Recruiters quickly pick up the ability to sift through candidates, but without reviewing the remaining candidates with hiring managers, there’s a higher chance recruiters will need to hit Restart on the search. Evaluation can’t be a one-sided process.
Here’s a start: Apply these four pre-hiring assessment techniques to train your team to have a better eye for the types of people the company wants to hire.
By now, you’ve probably heard the broken record illustrating the Venn diagram of recruitment, hiring, marketing and sales, and whether you think it’s overplayed or revolutionary, or both, the model reigns true and relevant to any modern talent pro.
Approach hiring like a pro in the space you’re hiring for makes a difference in who you find and how you recruit and engage people. This skills list we came up with is practical, manageable, and timeless. Any recruiting tool can speed up the hunt, but what are you doing after you’ve honed in on who you could hire?
Consider this a running start.
Getting people excited about their role with a company starts long before the first day in the office. Someone who isn’t riled up about your company’s mission, product, and people won’t end up working with the team.
When you do land a candidate who accepts an offer, it means you’ve found someone who believes in what the team is creating, wants to be a part of it, and has a general perception of the workplace environment. The moment the employer brand disconnects from the employee experience is the moment people become disinterested in what the company is working on, and the domino effect ultimately means these people produce lower quality work and will likely be searching for new opportunities in due time.
One way to maintain a positive employer brand is through your onboarding program, but unfortunately, properly training people during the first few weeks on the job is one of the most overlooked, forgotten stages of the hiring process.
Use these techniques to hold on to people for the long run.
After much searching and sifting, you did it – you made a hire. Filling an open role may very well be the most satisfying experiences of recruiting, but slowing down your hiring efforts here could be the difference between a candidate staying or quitting several months later.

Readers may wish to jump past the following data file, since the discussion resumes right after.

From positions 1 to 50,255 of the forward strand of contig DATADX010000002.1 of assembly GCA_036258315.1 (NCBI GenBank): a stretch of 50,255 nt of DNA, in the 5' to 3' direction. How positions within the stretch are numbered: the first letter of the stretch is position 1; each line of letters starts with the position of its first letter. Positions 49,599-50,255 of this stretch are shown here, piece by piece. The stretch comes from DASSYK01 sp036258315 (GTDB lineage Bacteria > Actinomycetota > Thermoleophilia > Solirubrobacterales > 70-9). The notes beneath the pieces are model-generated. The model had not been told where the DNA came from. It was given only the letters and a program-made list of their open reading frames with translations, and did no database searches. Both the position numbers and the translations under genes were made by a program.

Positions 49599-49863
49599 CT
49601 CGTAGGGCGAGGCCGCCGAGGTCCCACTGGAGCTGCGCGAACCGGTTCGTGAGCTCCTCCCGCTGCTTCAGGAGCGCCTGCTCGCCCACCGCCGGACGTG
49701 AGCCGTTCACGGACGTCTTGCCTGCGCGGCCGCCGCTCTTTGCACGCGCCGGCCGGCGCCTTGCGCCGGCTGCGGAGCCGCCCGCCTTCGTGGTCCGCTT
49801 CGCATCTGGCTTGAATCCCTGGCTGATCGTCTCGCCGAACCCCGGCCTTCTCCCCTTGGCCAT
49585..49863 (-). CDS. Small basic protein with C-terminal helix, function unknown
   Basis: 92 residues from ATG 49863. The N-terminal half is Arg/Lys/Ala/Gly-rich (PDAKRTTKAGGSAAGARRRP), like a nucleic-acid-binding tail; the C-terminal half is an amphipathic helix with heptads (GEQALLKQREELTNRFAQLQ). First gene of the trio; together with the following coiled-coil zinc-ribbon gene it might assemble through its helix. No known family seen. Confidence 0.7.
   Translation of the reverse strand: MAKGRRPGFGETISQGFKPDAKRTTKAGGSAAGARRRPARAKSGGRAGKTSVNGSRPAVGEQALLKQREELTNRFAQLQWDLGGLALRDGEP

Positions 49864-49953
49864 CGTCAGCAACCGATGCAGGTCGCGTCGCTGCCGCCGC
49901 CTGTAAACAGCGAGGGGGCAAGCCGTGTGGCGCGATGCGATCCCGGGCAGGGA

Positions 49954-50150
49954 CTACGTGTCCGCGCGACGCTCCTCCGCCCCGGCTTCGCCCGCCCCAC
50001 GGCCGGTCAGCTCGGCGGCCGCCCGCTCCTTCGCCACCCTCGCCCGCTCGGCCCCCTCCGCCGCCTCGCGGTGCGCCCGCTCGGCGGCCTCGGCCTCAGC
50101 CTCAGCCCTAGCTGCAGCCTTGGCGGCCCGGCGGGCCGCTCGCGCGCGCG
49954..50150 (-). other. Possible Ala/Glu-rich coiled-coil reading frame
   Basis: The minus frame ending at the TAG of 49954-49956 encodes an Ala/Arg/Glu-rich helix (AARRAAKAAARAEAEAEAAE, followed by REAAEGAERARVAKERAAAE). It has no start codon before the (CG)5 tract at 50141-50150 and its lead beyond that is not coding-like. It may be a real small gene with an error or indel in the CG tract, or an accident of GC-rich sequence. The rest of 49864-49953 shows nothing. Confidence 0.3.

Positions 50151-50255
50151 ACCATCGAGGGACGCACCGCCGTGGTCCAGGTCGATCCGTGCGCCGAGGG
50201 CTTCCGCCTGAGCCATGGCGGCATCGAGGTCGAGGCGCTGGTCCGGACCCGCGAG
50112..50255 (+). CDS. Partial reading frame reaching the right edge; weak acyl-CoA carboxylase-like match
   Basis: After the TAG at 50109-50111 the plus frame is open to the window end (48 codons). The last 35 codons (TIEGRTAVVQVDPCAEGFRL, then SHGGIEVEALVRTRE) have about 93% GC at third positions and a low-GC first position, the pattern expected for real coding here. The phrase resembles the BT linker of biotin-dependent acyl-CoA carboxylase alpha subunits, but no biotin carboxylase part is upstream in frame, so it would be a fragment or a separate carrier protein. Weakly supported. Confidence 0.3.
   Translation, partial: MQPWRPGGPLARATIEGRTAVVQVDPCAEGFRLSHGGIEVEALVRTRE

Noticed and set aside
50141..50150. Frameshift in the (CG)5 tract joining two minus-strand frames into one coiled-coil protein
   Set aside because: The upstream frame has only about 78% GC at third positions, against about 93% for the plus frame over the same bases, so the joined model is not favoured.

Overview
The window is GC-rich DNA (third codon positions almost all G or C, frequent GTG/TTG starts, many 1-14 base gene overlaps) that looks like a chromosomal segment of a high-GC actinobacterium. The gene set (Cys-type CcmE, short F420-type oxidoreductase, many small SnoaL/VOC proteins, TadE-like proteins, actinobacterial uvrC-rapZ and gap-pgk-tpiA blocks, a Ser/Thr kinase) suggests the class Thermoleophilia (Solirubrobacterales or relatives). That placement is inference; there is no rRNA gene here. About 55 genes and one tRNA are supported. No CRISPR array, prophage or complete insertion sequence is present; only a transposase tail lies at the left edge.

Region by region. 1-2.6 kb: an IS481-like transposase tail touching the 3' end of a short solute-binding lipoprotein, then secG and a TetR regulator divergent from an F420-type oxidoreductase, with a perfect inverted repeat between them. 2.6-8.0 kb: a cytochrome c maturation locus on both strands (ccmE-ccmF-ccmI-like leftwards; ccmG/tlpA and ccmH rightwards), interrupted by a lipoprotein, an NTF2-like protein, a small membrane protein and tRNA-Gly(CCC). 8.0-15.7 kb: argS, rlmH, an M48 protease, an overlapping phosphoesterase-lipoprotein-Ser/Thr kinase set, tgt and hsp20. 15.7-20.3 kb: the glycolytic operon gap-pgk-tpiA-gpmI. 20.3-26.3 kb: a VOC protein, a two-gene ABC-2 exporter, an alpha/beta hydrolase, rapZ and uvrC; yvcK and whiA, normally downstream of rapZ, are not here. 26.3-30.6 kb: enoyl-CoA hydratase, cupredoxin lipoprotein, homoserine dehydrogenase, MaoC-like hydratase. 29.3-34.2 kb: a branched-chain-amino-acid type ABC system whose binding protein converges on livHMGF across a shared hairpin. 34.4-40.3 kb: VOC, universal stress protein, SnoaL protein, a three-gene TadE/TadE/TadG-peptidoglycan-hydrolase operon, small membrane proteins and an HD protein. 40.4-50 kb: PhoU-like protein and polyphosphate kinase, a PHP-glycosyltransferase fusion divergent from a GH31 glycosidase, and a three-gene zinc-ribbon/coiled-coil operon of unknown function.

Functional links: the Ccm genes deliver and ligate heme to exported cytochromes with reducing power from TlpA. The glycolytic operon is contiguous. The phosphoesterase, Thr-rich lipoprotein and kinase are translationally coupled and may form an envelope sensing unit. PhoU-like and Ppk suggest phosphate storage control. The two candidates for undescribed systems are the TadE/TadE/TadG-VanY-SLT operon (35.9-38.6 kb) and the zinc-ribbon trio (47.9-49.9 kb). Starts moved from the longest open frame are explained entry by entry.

The way an employee transitions into a new org impacts how quickly they ramp up and integrate with their team, progress in the role, and fit in and contribute to the company's culture. Ultimately, it's crucial for a company's first impression on an employee to be its best impression, a relatively accurate representation of what's expected of each person paired with clear ways for reaching those goals.
Your engagement strategy kicks into effect from an employee's first day on the job. Some talent pros might even argue it starts from a candidate's first interview with the team. In any case, making a hire lightens the load on the talent funnel, but it also marks the beginning of your retention strategy.
Set up the team for a successful year ahead (and longer!) with appropriate, thorough training, and companies can decrease employee turnover by 30%. Don't believe it? We asked iCIMS' Brendan Cyrus to share the details as we count down the days to our upcoming webinar, Key Components for Building a Successful Onboarding Program. Read on.
Being good at building search strings doesn’t make you good at finding talent.
The key to uncovering candidates can’t be found in just any set of carefully pieced together words and punctuation marks. If your hunt for talent is a one way street – plug in search strings, find candidates, repeat – you’re overlooking a significant number of qualified people.
Cue Shally Steckerl, President of The Sourcing Institute, who tells all about common recruiter mistakes using the foundational Boolean search method. Are you guilty? Read on for a teaser of what's to come in our upcoming webinar with The Sourcing Institute, The Recruiter's Guide to Boolean Basics and Natural Language Searches.
To build out the company’s A-team, you need to start with a strong foundation of skilled recruiters. Hiring your first employees is a big step for the company. Hiring your 100th employee is a big step for the company, too.
At either stage, the org’s hiring needs and strategies are completely different, and any setbacks in your recruiting (and recruiters, for that matter) triggers a stifling domino effect on your talent goals. All that planning and preparing won’t help the company find people if you’re not properly equipped with a robust, smart hiring team.
Keep a lookout for these traits in your next hiring hires.